BRIGHTNESS Attack Can Takeover Air-Gapped Systems To Steal Data

Researchers have devised a new strategy to target air-gapped systems. Dubbed BRIGHTNESS, the attack method exploits the screen brightness settings in air-gapped systems to pilfer sensitive data.

BRIGHTNESS Attack Exploits Screen Brightness

Researchers from the Ben-Gurion University of the Negev, Israel, has shared a new attack method that allows stealing sensitive data. The researchers have named this attack strategy ‘BRIGHTNESS’ that targets air-gapped systems by exploiting the LCD screen brightness.

Air-gapped systems are isolated from the internet as they store sensitive or confidential information. Such systems usually exist on enterprise networks or government setups. Owing to their isolation, it remains a challenging activity to successfully hack such systems without physical access. However, BRIGHTNESS is a different ideology.

While the details of the study are available in their research paper, here we provide a brief of their concept.

As revealed, a potential attacker may manipulate screen brightness of air-gapped systems to steal data. It predominantly includes two main tasks; target network contamination using capabilities of a modern APT, and exploiting a camera (even a surveillance camera) to take pictures of the target system’s display.

Upon successful exploitation, an adversary can execute the malware to steal data from the target air-gapped system. For this, the malware manipulates the screen brightness and relays a 0/1 binary pattern to transmit one file at a time. Then, recording the screen of the infected computer via the camera and the subsequent analysis of the video will then allow the attacker reconstruct the stolen file.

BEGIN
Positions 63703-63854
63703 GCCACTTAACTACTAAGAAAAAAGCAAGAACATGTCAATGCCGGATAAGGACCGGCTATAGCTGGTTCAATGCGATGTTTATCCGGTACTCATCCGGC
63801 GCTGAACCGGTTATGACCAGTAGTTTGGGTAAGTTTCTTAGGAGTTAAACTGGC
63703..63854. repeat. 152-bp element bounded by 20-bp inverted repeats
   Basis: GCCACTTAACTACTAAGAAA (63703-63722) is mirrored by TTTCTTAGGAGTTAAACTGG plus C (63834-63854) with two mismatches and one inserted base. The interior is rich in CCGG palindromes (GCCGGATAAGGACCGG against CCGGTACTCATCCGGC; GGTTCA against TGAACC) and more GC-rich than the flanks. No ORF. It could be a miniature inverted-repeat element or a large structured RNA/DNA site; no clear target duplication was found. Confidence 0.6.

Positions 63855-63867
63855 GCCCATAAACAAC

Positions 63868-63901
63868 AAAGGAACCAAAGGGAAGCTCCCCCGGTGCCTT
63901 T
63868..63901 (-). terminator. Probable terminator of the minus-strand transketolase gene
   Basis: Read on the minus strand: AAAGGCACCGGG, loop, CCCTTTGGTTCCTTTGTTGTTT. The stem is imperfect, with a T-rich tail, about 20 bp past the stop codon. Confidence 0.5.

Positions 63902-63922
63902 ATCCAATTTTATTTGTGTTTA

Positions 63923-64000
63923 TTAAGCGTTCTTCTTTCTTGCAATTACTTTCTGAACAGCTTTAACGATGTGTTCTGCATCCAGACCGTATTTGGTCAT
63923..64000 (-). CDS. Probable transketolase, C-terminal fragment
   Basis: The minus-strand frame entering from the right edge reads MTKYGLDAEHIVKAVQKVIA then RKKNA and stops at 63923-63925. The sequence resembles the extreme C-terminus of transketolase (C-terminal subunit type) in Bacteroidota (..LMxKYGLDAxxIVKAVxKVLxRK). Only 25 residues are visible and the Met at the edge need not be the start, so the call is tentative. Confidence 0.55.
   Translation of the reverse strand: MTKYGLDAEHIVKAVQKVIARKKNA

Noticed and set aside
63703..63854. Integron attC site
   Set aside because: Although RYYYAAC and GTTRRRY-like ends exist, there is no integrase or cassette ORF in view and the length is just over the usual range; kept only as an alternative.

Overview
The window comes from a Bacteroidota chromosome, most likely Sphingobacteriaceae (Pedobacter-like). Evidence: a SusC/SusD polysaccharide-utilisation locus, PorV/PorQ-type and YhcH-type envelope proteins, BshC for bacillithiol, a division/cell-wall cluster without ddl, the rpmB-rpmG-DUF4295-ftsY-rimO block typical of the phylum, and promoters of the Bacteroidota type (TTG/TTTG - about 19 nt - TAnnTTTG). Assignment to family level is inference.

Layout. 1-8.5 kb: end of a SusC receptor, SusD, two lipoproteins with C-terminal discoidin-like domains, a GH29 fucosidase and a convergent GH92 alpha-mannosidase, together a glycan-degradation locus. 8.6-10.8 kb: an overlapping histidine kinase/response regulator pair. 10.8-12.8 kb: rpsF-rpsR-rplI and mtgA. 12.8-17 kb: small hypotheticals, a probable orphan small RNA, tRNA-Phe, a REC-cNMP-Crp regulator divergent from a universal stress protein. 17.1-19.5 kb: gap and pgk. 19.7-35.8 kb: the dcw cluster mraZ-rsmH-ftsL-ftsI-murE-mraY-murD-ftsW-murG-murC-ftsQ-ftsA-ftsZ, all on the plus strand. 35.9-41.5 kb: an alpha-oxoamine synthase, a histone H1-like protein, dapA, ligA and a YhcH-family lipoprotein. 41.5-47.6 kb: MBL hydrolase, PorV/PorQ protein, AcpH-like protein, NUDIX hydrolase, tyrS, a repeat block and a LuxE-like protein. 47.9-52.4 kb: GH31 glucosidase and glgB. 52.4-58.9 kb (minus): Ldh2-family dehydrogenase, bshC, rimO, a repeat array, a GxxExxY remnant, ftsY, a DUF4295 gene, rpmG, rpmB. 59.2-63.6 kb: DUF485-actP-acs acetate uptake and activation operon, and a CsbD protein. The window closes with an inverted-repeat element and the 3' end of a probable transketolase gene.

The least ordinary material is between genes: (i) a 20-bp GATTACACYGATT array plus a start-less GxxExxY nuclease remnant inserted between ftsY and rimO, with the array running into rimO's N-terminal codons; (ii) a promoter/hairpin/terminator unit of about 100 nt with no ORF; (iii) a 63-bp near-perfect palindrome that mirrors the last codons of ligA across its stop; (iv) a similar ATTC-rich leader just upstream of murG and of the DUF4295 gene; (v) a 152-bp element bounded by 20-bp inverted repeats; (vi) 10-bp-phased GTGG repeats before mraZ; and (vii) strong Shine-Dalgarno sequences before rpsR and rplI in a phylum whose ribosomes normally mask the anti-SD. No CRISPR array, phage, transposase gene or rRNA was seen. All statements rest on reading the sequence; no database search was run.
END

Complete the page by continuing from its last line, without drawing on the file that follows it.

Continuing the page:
While the human eye cannot detect these subtle changes in the screen brightness, a camera lens can. Thus, the attack covertly continues on the system whilst escaping human detection. The researchers tested a security camera (Sony SNC-DH120 IPELA Minidome 720P HD), a webcam (Microsoft Lifecam Studio), and a smartphone (Samsung Galaxy S7) with various distance and speed (bps).

The following video demonstrates an attack scenario.

Perhaps not so dangerous?

Despite being unusual and potentially threatening, the BRIGHTNESS attack has many limitations. At first, the probability of this attack on general systems is very low due to the sophistication of the attack setup. Secondly, the maximum file transmit speed recorded by the researchers is 5-10 bps, which is still very low for extracting large volumes of data.

However, one can still exploit this attack for short-term yet dangerous data exfiltration, such as stealing encryption keys.

Furthermore, users can easily mitigate the BRIGHTNESS attack by using polarized film on the systems’ screens. This will darken the display when viewed through a camera, thus minimizing the chances of recording screen brightness fluctuations.

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